What’s going on this week in superhero news? And, more to the point, why should we care?
A lot happened lately in superhero news and it takes a critical academic lens to understand why that news matters to us, or should. But academic language is so overwrought and inaccessibly pretentious.
And that’s where I come in!
Every day I will sift through the news cycle for interesting items of conversation within the superhero genre and, via the magic of embedded links, bold and italicized text, and SPUNK I will try to make it clear how and why the news we skim over every day deserves a little more pause for thought. Remember… journalism is a superpower, too.
- The National Retail Foundation ranks superhero costumes as trending more popular than princess costumes, Forbes reports. Why does it matter? Gendered costumes are a recent imposition and they fundamentally other children.
- io9 ranked the best parody superheroes and it’s surprising which beloved superheroes started as parodies of other superheroes. Why does it matter? Parody is an important and protected form of critical political and social commentary. With superheroes becoming a powerful dialectic conversation in our culture today, parodying them is helpful and necessary to that conversation.
- Superhero cruises are becoming a thing, according to this press release. Why does it matter? There has been much concern over the commercialization of superheroes. Superman was originally written to be a socialist paragon… the genre has come a long way since then, as a bastion of capitalism and market greed under Disney’s evil empire.
- Artist Hannah Rothstein examines traditional culpability for the superpowered in her series, “Superhero Mugshots.” Rothstein is reported in interviews as expressing that her series is about “motivating an analysis within ourselves on how we choose to perceive things… how do we choose our heroes?” Why does it matter? Art is a litmus test for how a person sees the world. Art is the way that we express our culture and has the power and potential to help shape that culture into a better — i.e. a more positive, constructive, successful, and respectful — place.
- Maybe you’ve seen the so-called “separate but equal” line of DC Girls products and media… Why does it matter? While it’s pivotal to understand that femininity and feminism are definitely not mutually exclusive, there is something condescending and infantilizing about the “pinkified” versions of superheroes this new line offers — remind anybody of anything?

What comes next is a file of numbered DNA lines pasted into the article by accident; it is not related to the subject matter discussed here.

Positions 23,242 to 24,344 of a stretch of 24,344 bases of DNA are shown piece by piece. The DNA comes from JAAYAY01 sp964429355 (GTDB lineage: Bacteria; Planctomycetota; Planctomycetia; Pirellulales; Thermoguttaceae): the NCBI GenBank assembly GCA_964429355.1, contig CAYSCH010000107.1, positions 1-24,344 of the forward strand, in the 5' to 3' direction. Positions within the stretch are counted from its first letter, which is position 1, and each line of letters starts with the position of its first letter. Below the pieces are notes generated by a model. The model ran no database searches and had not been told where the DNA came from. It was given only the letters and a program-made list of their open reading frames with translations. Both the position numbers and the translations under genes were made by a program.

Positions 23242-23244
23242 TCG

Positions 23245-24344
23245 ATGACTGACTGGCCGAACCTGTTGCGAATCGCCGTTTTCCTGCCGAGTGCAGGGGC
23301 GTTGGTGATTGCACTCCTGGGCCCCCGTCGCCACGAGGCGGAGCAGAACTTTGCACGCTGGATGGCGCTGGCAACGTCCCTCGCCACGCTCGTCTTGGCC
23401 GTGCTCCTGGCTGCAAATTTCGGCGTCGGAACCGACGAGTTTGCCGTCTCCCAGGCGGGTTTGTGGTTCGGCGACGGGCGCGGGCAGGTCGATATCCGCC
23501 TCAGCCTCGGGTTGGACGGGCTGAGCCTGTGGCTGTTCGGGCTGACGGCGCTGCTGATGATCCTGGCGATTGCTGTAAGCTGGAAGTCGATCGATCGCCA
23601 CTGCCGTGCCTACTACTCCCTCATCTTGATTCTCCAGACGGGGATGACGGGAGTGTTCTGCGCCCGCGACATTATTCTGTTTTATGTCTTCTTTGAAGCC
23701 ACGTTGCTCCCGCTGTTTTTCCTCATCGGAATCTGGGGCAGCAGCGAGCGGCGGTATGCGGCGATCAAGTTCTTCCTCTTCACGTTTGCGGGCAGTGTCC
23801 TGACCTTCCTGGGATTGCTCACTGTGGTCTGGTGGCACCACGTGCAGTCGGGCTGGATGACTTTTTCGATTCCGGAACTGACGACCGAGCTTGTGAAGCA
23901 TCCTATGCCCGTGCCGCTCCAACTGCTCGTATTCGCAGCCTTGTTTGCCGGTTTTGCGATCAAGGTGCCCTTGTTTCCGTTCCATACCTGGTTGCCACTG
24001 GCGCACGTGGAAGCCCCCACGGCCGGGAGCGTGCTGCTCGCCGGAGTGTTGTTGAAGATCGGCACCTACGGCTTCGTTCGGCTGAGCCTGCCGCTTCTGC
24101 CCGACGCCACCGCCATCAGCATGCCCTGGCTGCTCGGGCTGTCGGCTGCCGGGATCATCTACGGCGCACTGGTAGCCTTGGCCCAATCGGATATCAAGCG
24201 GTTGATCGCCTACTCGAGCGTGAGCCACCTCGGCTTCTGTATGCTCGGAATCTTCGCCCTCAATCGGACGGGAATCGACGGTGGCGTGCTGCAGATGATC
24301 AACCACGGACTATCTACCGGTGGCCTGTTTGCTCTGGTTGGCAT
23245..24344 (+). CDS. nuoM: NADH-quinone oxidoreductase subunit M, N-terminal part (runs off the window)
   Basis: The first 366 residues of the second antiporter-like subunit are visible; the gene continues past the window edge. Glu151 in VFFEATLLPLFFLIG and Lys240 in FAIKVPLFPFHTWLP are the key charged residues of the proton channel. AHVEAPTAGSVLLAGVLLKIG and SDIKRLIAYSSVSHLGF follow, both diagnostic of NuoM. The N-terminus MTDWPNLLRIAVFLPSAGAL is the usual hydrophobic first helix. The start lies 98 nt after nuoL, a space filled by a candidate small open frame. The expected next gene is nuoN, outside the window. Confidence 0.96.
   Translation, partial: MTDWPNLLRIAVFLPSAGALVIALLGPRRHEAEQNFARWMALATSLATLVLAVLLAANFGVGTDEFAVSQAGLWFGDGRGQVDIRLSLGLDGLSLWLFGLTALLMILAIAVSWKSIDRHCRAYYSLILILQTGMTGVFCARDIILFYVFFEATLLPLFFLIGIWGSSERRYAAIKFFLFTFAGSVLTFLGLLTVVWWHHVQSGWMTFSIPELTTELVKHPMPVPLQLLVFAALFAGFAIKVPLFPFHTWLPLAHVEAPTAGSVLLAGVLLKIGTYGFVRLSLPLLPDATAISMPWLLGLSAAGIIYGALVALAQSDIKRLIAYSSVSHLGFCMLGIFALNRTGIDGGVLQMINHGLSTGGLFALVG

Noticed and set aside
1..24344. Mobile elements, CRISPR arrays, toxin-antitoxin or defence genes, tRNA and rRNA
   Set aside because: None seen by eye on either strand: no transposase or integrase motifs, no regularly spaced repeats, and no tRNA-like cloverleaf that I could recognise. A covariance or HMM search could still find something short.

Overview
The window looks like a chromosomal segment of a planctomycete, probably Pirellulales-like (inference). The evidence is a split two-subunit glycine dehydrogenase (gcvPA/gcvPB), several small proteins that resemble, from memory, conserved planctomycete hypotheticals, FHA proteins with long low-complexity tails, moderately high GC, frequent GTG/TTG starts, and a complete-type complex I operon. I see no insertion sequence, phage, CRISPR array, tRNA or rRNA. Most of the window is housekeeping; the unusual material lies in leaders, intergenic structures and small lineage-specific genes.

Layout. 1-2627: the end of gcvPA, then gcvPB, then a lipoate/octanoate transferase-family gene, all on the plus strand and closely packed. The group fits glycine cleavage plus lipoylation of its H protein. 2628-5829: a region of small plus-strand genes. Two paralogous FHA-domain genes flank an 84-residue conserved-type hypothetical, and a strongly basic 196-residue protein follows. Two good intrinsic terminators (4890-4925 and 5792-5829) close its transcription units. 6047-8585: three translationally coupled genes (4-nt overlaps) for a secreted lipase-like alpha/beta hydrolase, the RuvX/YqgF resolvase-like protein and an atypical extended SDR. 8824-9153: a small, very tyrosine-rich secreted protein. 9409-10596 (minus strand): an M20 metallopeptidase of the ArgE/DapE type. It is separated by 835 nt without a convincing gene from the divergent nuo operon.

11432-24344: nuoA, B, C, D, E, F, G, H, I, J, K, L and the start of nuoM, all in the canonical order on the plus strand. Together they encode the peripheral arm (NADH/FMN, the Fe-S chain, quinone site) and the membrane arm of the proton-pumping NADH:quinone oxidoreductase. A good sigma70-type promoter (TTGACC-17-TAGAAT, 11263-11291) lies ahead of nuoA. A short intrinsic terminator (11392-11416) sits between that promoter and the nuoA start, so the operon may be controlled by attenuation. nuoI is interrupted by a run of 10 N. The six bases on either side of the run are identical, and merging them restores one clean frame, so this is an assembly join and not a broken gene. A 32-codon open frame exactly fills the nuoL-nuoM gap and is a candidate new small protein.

So why was 1986 the most important year for modern comic book history? Well, Vulture makes a decent case. Why does it matter? People romanticize the work and the creators of golden age comics, but in actuality the comic art of that time reflected a fundamentally racist, sexist, homophobic and overall problemagized and socially unsafe climate. A**holes like Stan Lee are lauded. There is more to superheroes and comics than their beginning, and we can make them something better.
Actors from TV superhero shows create a cohesive and heartrending cast for well-rated short film Sidekick. Why does it matter? Indie superhero movies give us a more rounded genre and represent the non-branded (er, less-branded) representation and reflection of our popcultural, psychosocial atmosphere.
It might be going a little far to see one step in the right direction and call it “a new era”, but ok sure. Why does it matter? Superhero movies and the people who make them are extremely sexist, even now under so much media scrutiny. Where’s that new era we were just talking about…?
The Doctor Who Christmas Special this year will be superhero-themed, Cinema Blend reports. Why does it matter? Comic book culture took Great Britain by storm, and many of the biggest influencers in the industry came from the UK; that relationship is important to understanding the landscape of comics culture today.
Wonder Woman was chosen as Entertainment Weekly‘s most powerful superhero (based on a systematic algorithm of their creation.) Why does it matter? Wonder Woman is a feminist icon — her name alone evokes something viscerally valiant.